We sure do talk a lot about goals in this industry. Performance goals, engagement goals, career goals, personal goals.

Goals can be great: the clear definition of success tells me what I’m striving for, and gives me a finish line to cross so I know I’ve made it. Goals are also, in some fundamental sense, about being unhappy with where I currently am: there is something better ahead, and I’m not there yet.

Where’s the space for slow improvement? What if my aspiration doesn’t have perfectly defined edges? What if want an approach that gives me a clear path forward, while also allowing space for setbacks and recalibration? I want to acknowledge that changing behaviors and habits is hard, and that temporary dereliction is not permanent failure. I want a framing that encourages me to pursue grace in difficult times.

Screw setting goals. Let’s talk about setting intentions.

Goals are outcome-focused. They’re about striving, reaching, and putting attention on a theoretical future state.

Intentions, in contrast, are behavior-focused. An intention is a declaration of desired conduct, a statement about how I want to act as I move through the world, right now.

With something as concrete as a goal – “I’m going to run 4 miles with good form this morning” – the outcome is black and white: either I ran 4 miles, or I did not. (Reader, I did not.) There are so many reasons to not run 4 miles: fatigue, a wonky hip, MY EARS ARE REALLY COLD. But the goal does not care. The mileage remains un-run, the finish line uncrossed. The moment I turned around at the little bog instead of going all the way to the decomposing woodchuck, this morning’s run became a failure.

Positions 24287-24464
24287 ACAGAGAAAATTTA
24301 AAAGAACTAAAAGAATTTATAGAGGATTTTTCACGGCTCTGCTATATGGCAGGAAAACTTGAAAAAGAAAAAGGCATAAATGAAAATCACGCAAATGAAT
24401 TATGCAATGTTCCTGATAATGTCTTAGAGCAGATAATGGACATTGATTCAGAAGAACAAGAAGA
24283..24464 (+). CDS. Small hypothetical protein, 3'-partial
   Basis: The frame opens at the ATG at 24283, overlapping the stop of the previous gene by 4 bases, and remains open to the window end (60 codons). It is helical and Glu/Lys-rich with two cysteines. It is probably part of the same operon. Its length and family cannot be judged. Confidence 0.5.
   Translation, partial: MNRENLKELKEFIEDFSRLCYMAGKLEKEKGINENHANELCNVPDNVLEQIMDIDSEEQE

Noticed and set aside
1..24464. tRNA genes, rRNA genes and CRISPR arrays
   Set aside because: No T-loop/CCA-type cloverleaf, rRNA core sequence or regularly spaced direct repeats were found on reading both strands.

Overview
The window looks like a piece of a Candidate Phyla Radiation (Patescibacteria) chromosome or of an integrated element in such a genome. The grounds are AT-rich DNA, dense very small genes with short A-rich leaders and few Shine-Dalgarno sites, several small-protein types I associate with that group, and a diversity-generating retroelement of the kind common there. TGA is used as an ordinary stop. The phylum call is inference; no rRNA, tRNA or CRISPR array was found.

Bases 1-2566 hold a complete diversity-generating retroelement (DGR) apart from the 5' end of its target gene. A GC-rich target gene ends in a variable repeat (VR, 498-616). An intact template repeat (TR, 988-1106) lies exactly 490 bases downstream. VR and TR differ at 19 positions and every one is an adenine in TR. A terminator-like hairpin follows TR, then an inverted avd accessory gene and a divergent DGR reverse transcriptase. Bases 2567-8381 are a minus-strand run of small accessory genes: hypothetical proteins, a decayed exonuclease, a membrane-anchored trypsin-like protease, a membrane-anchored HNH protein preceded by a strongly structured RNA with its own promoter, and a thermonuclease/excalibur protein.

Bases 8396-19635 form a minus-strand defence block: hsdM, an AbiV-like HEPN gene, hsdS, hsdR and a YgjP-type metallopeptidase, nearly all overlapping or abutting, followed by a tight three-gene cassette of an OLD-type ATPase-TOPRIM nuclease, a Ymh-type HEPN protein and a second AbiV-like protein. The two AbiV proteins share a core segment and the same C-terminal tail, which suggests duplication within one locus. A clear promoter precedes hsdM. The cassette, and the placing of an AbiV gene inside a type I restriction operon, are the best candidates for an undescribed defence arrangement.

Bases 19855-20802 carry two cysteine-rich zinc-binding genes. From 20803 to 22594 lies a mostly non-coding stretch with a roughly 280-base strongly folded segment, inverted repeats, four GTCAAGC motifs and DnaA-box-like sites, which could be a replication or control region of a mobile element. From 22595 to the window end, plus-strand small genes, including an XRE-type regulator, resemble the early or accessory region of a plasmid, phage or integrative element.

What if, instead of setting a goal, I set an intention: “I will run without hyper-extending my knees”? It doesn’t look very different from a goal. Here’s the crux, though: the moment I realize I have abandoned my intention, I can pick it back up again and continue moving forward. I realized at some point that I wasn’t bending my knees enough on a downhill stretch. I changed my behavior, and I kept going.

We can choose intentions over goals in all kinds of places in our life and work. Are you carrying burdens that don’t serve you? You can choose to put them down. If, three months from now, you realize you’ve picked them back up, you can put them down again. Living with an intention is a process, a long series of decisions, a continuous renewal and shedding.

One of my recent projects had “performance improvements” as a project focus. If we had set a performance goal – a strict budget of 250kb per page, for example – then we would have only two options: meet the goal, or fail. Instead, we set an intention: the user’s speed experience would have the highest priority in every design and development decision. When, as it turned out, the newest (and most profitable) ad network was a bit heavier than we planned for, we didn’t wail and gnash our teeth. We put the user’s experience first, prioritized that javascript to load last, and gave the site visitors the fastest possible experience they could have within that particular set of business and content constraints.

A focus on intentions places a higher value on my behavior than on my outcomes. It ensures that both the journey and the destination align with my core values and beliefs. It ensures that the entire process, and not just the final product, is something we can be proud of.

If you want to learn more about the Buddhist roots of setting intentions, Phillip Moffitt’s Identify True Intention has been lodged in my brain and my heart since the first time I read it. “Forget judging yourself, and just work with the arising moment. Right intention is a continual aspiration.”

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